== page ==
In 1959 both sides inched toward compromise.  The Soviets had already agreed to allow some specific control measures to be included in a new try at a draft treaty.  By march several draft articles had been agreed on, but the two sides remained divided on the make-up of monitoring teams.  Eisenhower and Macmillan dropped all demands that a test ban agreement be considered only bridge to a comprehensive disarmament treaty.  That was a symbolic, but important concession and a reversal of long held policy.
In April they went further, essentially echoing Gore’s suggestion, and proposed graduated agreement where atmospheric tests would be banned first, with negotiations on underground and outer-space tests continuing.  In May the Soviets agreed to consider a proposal by Macmillan in which each of the original parties would be subject to a set number of on-site inspections each year.  They hoped that talks would peg that at a low number.
Through 1959 and into 1960 talks centered on new research that cast some doubt on the effectiveness of the Geneva Plan, reinforcing American concert for detection of underground tests, but also making excluding subterranean test from an agreement.  Macmillan proposed setting the number of on-site inspections at just three, a low number to which the Soviets readily agreed, but caused the Americans to balk.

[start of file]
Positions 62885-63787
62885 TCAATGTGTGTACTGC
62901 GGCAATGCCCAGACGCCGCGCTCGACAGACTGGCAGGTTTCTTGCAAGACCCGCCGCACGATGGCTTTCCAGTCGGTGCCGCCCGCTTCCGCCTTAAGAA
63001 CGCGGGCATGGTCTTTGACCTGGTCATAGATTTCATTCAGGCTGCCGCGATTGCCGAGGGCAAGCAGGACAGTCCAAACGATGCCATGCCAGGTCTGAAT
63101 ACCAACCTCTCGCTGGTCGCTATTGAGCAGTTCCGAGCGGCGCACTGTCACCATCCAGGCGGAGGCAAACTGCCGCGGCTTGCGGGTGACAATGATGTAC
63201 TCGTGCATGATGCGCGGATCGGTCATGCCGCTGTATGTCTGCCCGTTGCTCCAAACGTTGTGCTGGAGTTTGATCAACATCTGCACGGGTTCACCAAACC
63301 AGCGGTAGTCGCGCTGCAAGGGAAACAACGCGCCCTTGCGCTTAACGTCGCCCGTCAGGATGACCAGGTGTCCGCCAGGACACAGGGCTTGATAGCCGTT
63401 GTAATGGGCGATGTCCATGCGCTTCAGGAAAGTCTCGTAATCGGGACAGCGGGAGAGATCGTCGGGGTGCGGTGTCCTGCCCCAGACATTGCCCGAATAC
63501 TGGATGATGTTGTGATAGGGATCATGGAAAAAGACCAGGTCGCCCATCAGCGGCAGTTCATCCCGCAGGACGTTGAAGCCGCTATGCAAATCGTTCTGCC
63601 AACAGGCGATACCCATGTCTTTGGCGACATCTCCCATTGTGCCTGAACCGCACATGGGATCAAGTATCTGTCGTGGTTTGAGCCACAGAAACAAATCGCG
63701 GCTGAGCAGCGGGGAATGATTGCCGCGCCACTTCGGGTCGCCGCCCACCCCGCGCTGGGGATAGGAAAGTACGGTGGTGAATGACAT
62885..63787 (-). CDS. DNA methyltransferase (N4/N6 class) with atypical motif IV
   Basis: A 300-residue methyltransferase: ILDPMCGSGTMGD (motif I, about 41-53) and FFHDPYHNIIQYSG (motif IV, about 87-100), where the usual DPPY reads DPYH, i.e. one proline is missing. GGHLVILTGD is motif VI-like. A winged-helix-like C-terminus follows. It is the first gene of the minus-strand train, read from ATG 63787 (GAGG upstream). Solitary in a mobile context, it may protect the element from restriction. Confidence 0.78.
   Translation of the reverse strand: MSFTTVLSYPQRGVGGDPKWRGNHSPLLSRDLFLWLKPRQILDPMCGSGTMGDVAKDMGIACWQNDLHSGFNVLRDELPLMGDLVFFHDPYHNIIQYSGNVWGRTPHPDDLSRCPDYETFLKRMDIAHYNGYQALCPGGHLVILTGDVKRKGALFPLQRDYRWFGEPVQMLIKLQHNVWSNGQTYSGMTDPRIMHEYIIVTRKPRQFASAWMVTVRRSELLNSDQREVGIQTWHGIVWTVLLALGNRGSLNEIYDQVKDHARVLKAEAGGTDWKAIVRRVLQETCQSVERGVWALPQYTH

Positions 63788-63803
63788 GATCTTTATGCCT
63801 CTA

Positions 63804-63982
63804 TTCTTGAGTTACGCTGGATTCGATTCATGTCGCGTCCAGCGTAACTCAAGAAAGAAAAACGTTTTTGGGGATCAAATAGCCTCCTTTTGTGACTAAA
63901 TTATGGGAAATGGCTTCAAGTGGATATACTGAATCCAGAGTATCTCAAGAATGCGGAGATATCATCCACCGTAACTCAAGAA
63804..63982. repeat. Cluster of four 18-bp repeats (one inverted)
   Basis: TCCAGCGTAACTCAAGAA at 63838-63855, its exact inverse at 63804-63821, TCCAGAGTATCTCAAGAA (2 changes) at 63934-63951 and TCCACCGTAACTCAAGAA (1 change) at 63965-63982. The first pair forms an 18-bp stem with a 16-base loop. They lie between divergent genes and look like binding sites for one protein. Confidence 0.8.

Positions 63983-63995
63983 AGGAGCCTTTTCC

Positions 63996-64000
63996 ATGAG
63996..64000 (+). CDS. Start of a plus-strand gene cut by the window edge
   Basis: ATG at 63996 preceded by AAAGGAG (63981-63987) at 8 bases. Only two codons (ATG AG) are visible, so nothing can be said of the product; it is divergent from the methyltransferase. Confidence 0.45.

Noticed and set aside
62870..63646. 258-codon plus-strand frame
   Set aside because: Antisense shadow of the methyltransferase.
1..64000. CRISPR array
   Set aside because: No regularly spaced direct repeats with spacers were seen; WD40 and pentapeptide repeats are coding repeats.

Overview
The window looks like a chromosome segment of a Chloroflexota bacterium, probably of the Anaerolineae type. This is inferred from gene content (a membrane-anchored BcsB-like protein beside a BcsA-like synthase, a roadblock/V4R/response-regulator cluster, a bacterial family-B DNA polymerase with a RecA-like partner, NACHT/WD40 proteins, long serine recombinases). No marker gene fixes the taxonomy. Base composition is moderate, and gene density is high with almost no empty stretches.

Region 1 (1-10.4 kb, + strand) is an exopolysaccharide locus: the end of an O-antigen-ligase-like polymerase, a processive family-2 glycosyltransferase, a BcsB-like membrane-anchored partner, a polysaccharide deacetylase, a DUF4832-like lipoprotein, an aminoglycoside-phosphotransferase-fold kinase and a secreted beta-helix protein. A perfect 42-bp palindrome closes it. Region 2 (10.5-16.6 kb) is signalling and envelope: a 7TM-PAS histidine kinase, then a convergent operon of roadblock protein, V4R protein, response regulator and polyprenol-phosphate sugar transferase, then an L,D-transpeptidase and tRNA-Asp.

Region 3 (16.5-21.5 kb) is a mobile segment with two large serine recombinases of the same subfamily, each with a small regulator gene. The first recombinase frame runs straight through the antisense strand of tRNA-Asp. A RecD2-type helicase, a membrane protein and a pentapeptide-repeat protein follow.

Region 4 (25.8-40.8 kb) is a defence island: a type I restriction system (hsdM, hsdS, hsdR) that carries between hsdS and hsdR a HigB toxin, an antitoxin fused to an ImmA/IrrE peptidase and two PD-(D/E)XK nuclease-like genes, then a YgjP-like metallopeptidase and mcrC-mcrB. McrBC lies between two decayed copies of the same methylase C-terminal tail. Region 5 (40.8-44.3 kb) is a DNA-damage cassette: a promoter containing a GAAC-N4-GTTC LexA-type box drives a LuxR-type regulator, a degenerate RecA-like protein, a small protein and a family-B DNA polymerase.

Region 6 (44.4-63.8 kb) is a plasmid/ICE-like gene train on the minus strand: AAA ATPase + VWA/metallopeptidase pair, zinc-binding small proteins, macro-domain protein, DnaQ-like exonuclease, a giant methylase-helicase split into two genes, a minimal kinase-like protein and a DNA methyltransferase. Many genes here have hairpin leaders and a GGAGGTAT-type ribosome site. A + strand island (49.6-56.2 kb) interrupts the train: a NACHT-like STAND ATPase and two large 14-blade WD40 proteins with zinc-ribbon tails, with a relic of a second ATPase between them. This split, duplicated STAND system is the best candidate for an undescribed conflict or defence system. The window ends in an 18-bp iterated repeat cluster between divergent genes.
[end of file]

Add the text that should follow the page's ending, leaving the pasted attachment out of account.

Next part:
British Prime Minister Harold Macmillan and President Dwight Eisenhower were sometime uneasy partners in negotiations with the Soviets.  Macmillan with a restive public at home demanding disarmament almost desperately wanted to achieve an agreement.  Eisenhower was personally torn between deep suspicion of the Soviets and a desire to make a treaty his legacy of peace.  With an administration that was also divided and the President frequently reversed directions in negotiations depending on who last had his ear.  
Soviet-American relations seemed to be at their best since the onset of the Cold War.  Khrushchev had visited the U.S. in September 1959 and while the on-going test ban talks had not been a main point of discussion, the so-called Spirit of Camp David boded well for the mutual trust needed to make an agreement.  Hopes ran high that and treaty might even be wound up and ready for approval at a planned Big Four summit in Paris with Eisenhower, Macmillan, Khrushchev, and De Gaulle.  France had finally tested its bomb in March and was now hinting for the first time that it might join an agreement.
So close, yet so far.  A rapid series of events sent prospects for an early treaty into a tail-spin.  Eisenhower agreed to Macmillan’s set number of inspections, but suddenly demanded 20 with an option for more if research showed that certain low yield underground tests could not be detected under the Geneva System. That monkey wrench was quickly followed by the Soviets shooting down of an American U-2 spy plane which scuttled the summit talks. USSR also withdrew from the seismic research group in Geneva which subsequently dissolved.  Ironically the high altitude reconnaissance capacity of the U-2 would have rendered the high number of on-site tests demanded by the U.S. unnecessary.